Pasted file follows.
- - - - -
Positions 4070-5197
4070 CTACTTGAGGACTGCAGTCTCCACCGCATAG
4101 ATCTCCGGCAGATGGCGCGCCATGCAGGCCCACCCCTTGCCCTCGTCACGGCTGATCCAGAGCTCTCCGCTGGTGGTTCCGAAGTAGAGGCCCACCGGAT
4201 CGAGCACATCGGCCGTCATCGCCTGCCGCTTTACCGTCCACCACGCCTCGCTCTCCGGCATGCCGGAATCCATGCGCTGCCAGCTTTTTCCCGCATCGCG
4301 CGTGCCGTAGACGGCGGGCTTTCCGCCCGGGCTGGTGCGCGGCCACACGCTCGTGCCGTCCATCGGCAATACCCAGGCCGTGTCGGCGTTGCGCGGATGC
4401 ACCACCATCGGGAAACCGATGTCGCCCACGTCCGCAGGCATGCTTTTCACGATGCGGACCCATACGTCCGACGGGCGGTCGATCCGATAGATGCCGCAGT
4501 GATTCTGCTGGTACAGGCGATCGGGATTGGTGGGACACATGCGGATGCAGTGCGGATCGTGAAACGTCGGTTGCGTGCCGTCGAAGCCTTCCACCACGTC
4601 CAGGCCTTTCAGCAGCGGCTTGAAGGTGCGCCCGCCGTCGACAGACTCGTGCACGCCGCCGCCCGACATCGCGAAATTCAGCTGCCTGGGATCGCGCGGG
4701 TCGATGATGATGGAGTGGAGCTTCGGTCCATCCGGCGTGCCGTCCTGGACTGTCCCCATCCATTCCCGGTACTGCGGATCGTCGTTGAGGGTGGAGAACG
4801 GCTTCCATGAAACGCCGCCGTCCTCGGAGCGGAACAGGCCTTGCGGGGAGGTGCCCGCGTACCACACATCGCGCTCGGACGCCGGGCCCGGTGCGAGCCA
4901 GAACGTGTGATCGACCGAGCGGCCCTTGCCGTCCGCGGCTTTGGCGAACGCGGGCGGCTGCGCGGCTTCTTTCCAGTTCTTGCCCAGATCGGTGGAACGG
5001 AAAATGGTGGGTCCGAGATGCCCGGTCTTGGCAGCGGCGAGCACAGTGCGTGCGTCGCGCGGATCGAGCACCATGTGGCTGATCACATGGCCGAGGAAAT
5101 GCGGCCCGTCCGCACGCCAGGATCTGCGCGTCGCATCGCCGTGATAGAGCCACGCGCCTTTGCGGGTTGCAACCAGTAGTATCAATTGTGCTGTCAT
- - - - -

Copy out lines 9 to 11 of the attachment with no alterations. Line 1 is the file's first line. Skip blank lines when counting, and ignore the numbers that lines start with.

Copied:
4701 TCGATGATGATGGAGTGGAGCTTCGGTCCATCCGGCGTGCCGTCCTGGACTGTCCCCATCCATTCCCGGTACTGCGGATCGTCGTTGAGGGTGGAGAACG
4801 GCTTCCATGAAACGCCGCCGTCCTCGGAGCGGAACAGGCCTTGCGGGGAGGTGCCCGCGTACCACACATCGCGCTCGGACGCCGGGCCCGGTGCGAGCCA
4901 GAACGTGTGATCGACCGAGCGGCCCTTGCCGTCCGCGGCTTTGGCGAACGCGGGCGGCTGCGCGGCTTCTTTCCAGTTCTTGCCCAGATCGGTGGAACGG